The newest addition to Nikon's DSLR lineup is the Df. I had hoped to actually be able to see and handle this camera when I attended NYC Photo Expo last month and to be able to report on it here. Nikon, though, inexplicably decided not to officially release the camera until several days after the event had ended. When I was at the show and asked a Nikon rep about the camera, he only smiled disdainfully and said, "I don't know what you're talking about." This snub to its prime customer base (what other location has as many professional photographers as NYC?) was the only latest in a series of blunders made by the struggling camera company. One has only to remember the dismal reviews that greeted the Nikon 1, a primitive milc that was little better than a point & shoot but carried a high end price tag.
Nikon is paying the price for its flawed decision making process. According to a report quoted last week on the Nikon Rumors site:
"Nikon Corp cut its full-year unit sales forecast for high-end cameras for the second quarter in a row on Thursday, as a dramatic fall in demand among photography hobbyists that began last year accelerated faster than expected. The company posted a 41 percent drop in operating profit to 21.9 billion yen ($222 million) for the six months ended September, saying overseas demand for pricy single-lens reflex models had remained depressed."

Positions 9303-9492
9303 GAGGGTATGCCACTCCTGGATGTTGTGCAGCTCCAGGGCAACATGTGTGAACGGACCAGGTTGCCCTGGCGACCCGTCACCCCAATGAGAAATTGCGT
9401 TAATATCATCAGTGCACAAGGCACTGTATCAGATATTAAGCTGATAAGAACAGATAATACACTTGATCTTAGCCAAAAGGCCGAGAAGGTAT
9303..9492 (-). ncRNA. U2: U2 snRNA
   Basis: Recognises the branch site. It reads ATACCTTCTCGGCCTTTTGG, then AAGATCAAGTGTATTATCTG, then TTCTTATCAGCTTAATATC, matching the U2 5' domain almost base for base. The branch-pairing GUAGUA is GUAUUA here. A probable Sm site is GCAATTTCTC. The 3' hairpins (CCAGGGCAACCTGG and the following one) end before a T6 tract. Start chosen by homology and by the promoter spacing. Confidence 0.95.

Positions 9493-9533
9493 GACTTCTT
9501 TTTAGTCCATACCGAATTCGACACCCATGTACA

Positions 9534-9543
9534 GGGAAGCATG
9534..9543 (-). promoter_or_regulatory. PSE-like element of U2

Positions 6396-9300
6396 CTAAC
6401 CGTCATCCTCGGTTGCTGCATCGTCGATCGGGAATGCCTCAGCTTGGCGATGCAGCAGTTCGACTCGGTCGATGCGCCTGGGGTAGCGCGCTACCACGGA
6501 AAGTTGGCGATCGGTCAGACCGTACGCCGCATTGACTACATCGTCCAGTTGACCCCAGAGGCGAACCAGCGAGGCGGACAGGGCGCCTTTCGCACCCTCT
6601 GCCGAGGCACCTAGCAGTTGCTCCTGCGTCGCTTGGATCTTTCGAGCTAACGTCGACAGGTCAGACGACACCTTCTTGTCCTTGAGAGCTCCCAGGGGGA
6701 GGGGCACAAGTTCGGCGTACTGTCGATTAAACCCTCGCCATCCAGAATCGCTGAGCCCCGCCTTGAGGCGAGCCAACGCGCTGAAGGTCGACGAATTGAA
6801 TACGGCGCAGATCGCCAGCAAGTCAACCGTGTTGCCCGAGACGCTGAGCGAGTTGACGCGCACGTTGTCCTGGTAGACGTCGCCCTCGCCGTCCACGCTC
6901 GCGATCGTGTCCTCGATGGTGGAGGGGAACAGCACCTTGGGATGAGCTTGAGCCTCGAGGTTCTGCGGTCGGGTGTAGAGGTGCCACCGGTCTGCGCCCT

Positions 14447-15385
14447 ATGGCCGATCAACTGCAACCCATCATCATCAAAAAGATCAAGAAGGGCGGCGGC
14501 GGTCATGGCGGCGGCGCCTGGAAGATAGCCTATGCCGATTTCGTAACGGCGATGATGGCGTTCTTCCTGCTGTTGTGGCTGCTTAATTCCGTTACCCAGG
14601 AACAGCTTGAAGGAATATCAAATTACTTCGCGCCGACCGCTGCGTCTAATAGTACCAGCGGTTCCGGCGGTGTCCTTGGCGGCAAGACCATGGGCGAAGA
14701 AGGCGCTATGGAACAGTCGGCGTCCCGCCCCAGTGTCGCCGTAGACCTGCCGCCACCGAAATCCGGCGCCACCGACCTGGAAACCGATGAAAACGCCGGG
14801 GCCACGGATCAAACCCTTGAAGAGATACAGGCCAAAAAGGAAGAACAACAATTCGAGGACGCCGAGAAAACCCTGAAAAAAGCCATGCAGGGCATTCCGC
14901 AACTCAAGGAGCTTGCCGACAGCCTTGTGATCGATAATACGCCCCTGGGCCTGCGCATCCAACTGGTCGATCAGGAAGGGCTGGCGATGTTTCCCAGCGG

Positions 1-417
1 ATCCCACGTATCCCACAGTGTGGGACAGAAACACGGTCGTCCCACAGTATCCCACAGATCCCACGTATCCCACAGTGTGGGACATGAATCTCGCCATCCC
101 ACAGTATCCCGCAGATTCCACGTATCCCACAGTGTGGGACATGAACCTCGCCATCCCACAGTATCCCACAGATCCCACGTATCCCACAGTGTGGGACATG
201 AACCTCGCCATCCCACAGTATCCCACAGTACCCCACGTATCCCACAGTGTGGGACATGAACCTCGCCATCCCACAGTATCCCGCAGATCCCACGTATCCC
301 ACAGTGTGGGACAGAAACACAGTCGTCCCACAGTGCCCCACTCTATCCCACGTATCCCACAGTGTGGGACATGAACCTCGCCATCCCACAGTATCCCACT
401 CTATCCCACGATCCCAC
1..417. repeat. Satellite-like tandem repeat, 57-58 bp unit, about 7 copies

To get back to the Df, the camera is a puzzle. Initial reports indicated that it had been designed to compete directly with the Sony A7, a camera which I did see at Photo Expo and which I found very impressive. (Ironically, according to an article in PetaPixel, sales of the A7 are running 200% above expectations.) The problem is that the Df is priced a full $750 above the A7. For that matter, it's also a full $750 above Nikon's own D610. At $2,746.95 (the B&H preorder price as of today's date), the Df is only $50 less than the current asking price of the D800. And yet the Df's specs do not measure up to those of the D800. Most notably, the Df does not have any video capabilities. And while the D800 offers 36.3 megapixels, the Df provides only 16.6. Moreover, the smaller size of the Df body must necessarily make the use of longer lenses, such as my 80-400 VR, more problematic. Granted the Df has an appealing retro design (I still own and regularly use my F3T), that's hardly the criterion on which to base a camera purchase.
The bottom line is that I would not recommend purchasing the Df, at least not at its current price level. Even if it were the camera I wanted, I would wait and see. If the sluggish sales of this model continue, I predict that the Df will eventually be greatly reduced in price. I would not be surprised if it soon ended up selling for less than $2,000.